The plan view names display in the Project Browser. To rename a view, right-click the view name, and

e - (Optional) Hides levels (and grids and other copied elements) in the linked architectural model, or hides the linked architectural model. [See Visibility of Linked Models or Hide a Linked Model in a View.] f - Adds structural elements or mechanical elements to the model, as desired. g - If any copied elements are moved or changed in the architectural model, the engineers are notified of the changes when they open their project or reload the architectural model. These warnings also display in a coordination review. h - In the architectural model, the architect monitors relevant structural elements or mechanical elements, as follows: · Links the other model into the architectural project. [See Link One Model to Another.]

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ARCHIOLOGICS BASIC REVIT MEP - CRASH COURSE

ADOLFO NADAL SERRANO MAS. ARCHITECT - ARCHI [O] LOGICS

· Pins the linked model in place. · Monitors (without copying) levels, grids, and other elements in the other model. [See Monitor Elements in the Current Project.] · (Optional) Hide the linked model. · Adds architectural elements to the architectural model, as desired. If any monitored elements are moved or changed in the other model, architects are notified of the changes whenever they open the architectural project or reload the model. These warnings also display in a coordination review. - At regular intervals, architects or engineers can do the following: · Perform a coordination review to see changes to monitored elements, communicate with team members, and take appropriate action. · Perform an interference check to identify invalid intersections of elements between the current project and a linked model. I. TEMPLATES Each discipline should have different display properties. Let us see the differences between them by analyzing how to display their corresponding elements. 1. PlumbingTemplates. It is crucial to differentiate between global and view-specific settings. In that sense, you need to adjust several settings so your pipes are properly displayed. The following list is certainly not comprehensive, but it should point you in the right direction and show what to pay attention to when setting up your plumbing sheets: - All plotted views should be set to Hidden Line. - Detail Level should be set to Coarse. - View range should be adjusted to display necessary pipe systems. - Visibility Graphics categories should be set to display the appropriate object categories. Note: It is more efficient to turn off other disciplines’ objects by using worksets instead of managing every single object. However, good work-sharing practices must be in place, and all objects must be associated with the appropriate workset. - Pipes going under plumbing fixtures will be completely hidden. To resolve this, plumbing fixtures should be set to transparent for your model and any linked Revit models containing plumbing fixtures. Note: Plumbing fixtures with a high detail level may start displaying unnecessary lines.

[Fig 1. Turn off wall patterns -uncheck]

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ARCHIOLOGICS BASIC REVIT MEP - CRASH COURSE

ADOLFO NADAL SERRANO MAS. ARCHITECT - ARCHI [O] LOGICS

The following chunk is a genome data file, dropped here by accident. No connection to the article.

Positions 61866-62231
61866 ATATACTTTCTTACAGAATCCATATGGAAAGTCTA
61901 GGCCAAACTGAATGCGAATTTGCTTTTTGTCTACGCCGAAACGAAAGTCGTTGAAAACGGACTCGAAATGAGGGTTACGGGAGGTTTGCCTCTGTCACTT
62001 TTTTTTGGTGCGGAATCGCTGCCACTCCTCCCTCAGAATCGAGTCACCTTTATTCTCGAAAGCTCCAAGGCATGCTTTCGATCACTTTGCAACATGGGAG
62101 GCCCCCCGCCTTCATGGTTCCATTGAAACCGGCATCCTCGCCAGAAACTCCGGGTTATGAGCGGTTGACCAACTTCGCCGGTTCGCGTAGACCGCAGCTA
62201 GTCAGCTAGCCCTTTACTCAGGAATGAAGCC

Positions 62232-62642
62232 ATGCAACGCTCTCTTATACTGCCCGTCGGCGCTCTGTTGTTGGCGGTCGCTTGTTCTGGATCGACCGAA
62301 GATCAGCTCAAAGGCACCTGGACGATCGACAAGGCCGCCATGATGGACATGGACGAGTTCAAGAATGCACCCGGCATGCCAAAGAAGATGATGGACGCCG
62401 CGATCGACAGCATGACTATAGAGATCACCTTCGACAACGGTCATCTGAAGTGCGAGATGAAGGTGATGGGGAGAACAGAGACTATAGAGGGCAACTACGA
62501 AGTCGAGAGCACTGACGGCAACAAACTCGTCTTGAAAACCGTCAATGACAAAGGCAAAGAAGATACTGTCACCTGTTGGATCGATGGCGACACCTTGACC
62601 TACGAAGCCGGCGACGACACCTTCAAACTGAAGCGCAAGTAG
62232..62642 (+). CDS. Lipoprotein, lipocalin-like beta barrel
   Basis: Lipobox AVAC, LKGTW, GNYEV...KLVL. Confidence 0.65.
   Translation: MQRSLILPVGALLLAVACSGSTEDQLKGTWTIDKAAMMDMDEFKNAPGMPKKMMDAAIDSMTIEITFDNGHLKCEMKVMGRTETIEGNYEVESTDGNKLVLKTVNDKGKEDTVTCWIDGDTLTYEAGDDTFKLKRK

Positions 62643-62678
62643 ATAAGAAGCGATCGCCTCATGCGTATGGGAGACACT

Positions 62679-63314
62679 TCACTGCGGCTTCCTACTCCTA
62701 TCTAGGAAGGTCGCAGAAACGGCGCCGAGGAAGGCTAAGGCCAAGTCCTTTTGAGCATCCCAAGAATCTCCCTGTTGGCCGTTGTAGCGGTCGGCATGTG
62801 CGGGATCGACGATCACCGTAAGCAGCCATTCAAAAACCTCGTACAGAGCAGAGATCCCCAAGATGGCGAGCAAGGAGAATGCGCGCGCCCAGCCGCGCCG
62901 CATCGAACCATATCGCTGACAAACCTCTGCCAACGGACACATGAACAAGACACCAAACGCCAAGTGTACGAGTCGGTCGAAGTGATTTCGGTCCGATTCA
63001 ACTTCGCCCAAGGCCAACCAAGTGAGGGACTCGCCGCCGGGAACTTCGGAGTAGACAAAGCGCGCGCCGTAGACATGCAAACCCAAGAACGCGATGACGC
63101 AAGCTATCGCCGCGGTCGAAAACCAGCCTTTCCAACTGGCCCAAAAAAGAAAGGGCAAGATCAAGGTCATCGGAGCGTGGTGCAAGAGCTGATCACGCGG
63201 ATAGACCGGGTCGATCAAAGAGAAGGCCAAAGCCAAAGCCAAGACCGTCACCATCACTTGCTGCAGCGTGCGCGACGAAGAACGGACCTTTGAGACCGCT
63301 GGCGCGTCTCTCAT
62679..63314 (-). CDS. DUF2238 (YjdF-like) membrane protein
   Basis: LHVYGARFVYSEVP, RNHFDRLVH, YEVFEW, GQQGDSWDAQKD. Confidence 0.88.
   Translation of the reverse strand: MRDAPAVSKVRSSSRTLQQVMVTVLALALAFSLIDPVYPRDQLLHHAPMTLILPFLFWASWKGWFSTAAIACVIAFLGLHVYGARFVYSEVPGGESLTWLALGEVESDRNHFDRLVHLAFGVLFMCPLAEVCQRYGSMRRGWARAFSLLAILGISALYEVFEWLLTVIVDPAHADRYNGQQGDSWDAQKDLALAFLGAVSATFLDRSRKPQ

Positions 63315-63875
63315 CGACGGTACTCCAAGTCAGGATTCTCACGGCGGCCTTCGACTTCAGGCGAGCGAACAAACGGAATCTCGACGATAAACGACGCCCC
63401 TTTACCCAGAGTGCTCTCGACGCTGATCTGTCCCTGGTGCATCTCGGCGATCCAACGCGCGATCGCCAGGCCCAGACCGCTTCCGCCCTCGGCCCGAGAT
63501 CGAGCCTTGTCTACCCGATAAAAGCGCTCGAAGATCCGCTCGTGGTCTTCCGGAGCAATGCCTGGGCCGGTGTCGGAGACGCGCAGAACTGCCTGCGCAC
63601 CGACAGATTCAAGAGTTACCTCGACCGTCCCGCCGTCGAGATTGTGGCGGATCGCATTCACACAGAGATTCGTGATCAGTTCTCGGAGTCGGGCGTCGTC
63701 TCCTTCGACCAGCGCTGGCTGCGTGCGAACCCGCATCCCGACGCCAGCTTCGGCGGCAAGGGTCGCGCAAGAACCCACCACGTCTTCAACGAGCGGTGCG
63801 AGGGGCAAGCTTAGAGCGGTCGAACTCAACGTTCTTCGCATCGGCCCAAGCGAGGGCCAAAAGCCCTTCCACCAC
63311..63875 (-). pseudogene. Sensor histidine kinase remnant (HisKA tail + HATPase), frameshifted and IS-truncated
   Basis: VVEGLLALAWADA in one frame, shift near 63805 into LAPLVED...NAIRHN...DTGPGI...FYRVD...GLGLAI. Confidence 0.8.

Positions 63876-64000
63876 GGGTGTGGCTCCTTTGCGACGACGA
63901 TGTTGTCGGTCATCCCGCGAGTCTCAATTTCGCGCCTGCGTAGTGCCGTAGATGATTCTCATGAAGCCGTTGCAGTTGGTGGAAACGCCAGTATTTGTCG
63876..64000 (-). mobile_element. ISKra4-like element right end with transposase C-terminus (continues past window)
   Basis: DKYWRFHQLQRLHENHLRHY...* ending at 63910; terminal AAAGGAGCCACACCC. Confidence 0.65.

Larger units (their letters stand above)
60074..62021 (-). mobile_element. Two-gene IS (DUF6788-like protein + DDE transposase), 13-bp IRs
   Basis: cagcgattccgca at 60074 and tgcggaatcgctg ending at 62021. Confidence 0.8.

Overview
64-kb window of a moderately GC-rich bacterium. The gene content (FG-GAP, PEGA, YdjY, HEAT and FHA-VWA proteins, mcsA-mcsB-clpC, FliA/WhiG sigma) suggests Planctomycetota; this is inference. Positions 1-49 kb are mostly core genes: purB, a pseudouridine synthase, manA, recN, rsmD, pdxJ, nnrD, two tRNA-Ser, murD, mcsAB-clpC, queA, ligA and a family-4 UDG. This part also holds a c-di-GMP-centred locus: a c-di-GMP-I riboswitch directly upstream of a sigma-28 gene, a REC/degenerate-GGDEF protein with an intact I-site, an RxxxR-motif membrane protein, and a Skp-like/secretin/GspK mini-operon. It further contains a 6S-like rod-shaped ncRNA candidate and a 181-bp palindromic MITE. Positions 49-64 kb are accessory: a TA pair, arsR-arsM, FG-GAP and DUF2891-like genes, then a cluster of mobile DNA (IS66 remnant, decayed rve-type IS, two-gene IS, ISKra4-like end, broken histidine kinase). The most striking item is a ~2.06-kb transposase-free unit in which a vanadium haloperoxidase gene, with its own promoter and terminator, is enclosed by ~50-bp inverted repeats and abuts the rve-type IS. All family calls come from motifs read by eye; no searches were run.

- Wall cut patterns should be turned off. For example, architects often assign cut patterns for their walls to display the fire rating. While this is not important for the mechanical or electrical plans, it is crucial for the plumbing plans, where most objects are in the wall (see Figure 1). - Pipe Rise/Drop Annotation Size under Mechanical Settings should be changed. Note: 7/128g (1. 5mm) is a good starting point. - For buildings that are not orthogonally oriented, scope boxes should be set up and associated with the views. Another, simpler method is to rotate the crop region so you can lay out your pipes orthogonally to your screen. - Configure the Single Line gap under Mechanical Settings to match your company standard. Note: 3/128g (0.6 mm) is a good starting point. 2. Defining Systems Visibility and use of filters - Revit MEP 2014 automatically creates the piping systems for you when you lay out pipes, even when pipes are not connected to plumbing fixtures. - Nevertheless, when drawing pipes, you need to specify the system type they belong to. The system type defines the line weight, linetype, color, and system abbreviation. The system abbreviation can be used to define what system will appear on what sheet via filters. This helps you hide the mechanical pipes in the plumbing views. - Establishing a good naming convention for the filters is important, because that defines the order in which you see them in your Properties palette when drawing pipes. The default examples of filters and their settings are not going to get you too far with your projects. I recommend that you take your time and come up with a complete list of systems that your company uses and create them as system types and filters in Revit MEP. Organizing all of them in Excel can be beneficial. Notice that the Filter By setting is set to Equals the System Abbreviation, as shown in Figure 2. Note: The parameter System Abbreviation was not available prior to Revit MEP 2012, and the settings would be different for those projects and templates

[Fig 2. Sample filters and settings]

Once the filters have been created, go into each view where you want the different disciplines to show up and type VG to bring up the Visibility/Graphic Overrides dialog box. Click the Filters tab, and add the newly created filters. Using the Visibility check boxes, you can define the systems that would be visible in that view. In the past, filters were used to also define color, line patterns, and in some cases line weights. Since Revit MEP 2012, the recommended place to control those is in the system type. This way, those settings will be global rather than per view. However, the filters will still be managed and control what system is visible in what view (see Figure 3).